The body’s goal of homeostasis – keeping a relatively stable internal environment despite changing external conditions, is vital. The body is not unchanging or static. In fact, to maintain homeostasis, every organ system is constantly working and interacting to balance the body’s optimum chemical, thermal, and neural conditions. The basic mechanism to maintain homeostasis involves receptors that monitor changes to the environment. When there is a stimulus, they send that information to the control center (integrating center) which interprets what the body needs and triggers a response with an effector. The effector elicits a feedback response to the stimulus. The feedback can influence the stimulus by depressing it with negative feedback or enhancing it with positive feedback.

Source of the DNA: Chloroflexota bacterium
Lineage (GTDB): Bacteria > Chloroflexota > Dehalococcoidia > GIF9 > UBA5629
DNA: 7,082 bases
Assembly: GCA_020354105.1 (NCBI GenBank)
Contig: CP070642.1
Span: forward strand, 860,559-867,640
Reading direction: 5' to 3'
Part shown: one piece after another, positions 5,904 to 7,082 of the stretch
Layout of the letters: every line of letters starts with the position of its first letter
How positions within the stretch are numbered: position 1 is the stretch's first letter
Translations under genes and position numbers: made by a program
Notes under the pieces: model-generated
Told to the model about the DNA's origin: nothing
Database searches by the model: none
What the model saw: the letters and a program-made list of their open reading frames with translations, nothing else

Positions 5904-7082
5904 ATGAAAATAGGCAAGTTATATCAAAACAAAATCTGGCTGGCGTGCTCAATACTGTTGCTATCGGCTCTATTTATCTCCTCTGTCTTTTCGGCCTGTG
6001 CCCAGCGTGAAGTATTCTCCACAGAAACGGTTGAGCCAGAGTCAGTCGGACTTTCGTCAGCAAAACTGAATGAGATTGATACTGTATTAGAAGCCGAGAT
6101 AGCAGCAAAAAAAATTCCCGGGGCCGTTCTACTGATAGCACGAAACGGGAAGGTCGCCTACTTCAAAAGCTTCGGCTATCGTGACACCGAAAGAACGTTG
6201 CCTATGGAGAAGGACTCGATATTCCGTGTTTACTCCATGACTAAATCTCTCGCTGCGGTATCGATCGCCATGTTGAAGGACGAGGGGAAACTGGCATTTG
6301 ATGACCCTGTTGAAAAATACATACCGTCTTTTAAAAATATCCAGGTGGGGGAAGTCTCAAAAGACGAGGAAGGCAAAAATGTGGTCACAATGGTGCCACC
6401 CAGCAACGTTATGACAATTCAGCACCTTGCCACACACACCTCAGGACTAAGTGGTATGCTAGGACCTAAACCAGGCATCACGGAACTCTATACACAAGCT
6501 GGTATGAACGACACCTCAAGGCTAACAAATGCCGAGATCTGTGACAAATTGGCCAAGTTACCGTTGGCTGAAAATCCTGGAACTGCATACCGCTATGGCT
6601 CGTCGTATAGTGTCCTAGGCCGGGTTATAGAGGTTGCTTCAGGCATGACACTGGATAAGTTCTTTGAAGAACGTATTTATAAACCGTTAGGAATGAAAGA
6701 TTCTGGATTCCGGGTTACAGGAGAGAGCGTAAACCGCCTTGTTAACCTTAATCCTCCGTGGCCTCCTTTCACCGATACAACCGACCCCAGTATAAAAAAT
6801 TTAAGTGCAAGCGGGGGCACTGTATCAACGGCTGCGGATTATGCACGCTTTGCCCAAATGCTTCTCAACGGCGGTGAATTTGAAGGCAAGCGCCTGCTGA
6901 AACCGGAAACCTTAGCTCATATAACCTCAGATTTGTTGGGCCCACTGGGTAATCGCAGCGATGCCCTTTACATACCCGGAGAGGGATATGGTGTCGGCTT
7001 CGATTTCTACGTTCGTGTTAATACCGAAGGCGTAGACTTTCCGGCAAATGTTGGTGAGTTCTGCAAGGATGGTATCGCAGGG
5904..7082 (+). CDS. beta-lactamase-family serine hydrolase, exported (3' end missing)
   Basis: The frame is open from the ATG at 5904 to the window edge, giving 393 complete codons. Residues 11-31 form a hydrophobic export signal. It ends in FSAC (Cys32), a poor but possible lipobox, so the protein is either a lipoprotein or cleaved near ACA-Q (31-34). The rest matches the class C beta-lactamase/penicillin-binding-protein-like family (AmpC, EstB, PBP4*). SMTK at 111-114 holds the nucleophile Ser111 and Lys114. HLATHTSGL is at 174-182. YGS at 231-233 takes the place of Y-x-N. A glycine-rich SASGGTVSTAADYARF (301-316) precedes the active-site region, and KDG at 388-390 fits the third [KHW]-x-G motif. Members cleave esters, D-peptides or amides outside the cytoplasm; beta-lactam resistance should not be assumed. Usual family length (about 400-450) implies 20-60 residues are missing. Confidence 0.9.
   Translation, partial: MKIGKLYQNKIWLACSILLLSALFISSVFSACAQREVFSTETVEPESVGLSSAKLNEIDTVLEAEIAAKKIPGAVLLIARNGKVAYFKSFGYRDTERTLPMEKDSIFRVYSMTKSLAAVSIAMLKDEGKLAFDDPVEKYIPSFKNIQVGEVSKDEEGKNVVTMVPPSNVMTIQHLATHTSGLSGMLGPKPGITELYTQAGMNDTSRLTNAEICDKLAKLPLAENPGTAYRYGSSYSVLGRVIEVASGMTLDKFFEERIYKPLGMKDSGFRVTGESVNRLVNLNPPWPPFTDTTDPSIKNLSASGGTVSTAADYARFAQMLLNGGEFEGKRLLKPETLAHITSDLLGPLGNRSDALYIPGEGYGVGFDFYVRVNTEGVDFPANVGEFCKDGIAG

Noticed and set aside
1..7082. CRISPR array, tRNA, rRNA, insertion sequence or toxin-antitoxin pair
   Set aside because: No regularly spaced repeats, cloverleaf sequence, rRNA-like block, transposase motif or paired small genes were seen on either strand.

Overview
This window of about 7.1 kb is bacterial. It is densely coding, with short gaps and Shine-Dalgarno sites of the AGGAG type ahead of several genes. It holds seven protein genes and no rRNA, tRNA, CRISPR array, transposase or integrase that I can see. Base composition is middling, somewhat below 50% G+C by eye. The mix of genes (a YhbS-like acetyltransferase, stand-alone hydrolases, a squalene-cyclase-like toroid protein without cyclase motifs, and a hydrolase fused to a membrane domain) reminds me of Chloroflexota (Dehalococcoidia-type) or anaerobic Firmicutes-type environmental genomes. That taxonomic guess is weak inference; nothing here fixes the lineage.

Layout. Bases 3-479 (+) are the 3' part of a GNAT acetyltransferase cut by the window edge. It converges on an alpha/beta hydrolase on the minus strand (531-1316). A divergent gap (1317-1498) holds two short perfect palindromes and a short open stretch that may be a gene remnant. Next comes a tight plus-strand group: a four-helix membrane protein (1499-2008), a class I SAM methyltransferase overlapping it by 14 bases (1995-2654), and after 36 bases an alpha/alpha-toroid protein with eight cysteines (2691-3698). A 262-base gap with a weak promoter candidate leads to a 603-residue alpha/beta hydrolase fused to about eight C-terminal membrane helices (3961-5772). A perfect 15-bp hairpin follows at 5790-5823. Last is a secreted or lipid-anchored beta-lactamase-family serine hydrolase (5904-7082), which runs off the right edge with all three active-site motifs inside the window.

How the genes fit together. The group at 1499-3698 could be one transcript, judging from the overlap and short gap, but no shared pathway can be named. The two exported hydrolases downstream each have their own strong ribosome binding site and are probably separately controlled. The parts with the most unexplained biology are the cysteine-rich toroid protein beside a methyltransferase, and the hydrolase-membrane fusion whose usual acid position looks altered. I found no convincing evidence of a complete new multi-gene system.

This communication of stimulus and response is mainly between the nervous system and the endocrine system. The nervous system uses electrical impulses and the endocrine system uses hormones released into the blood to get their messages to where they need to go.
Most responses to stimuli for maintaining homeostasis are negative feedback to counter the stimuli and reduce its effect – protect the body from sudden severe changes. This is how the body maintains its temperature, heart rate, blood pressure, blood sugar levels, etc. This is by far the more common way to regulate and maintain homeostasis.
Positive feedback in the body is a way to respond to a stimuli by increasing it. This is much rarer than negative feedback, but is a powerful, rare response (cascade effect) when needed. An important example of this is blood clotting.
After reading about feedback mechanisms and studying the illustrated diagrams, try the Feedback Mechanism - Model Building Investigation.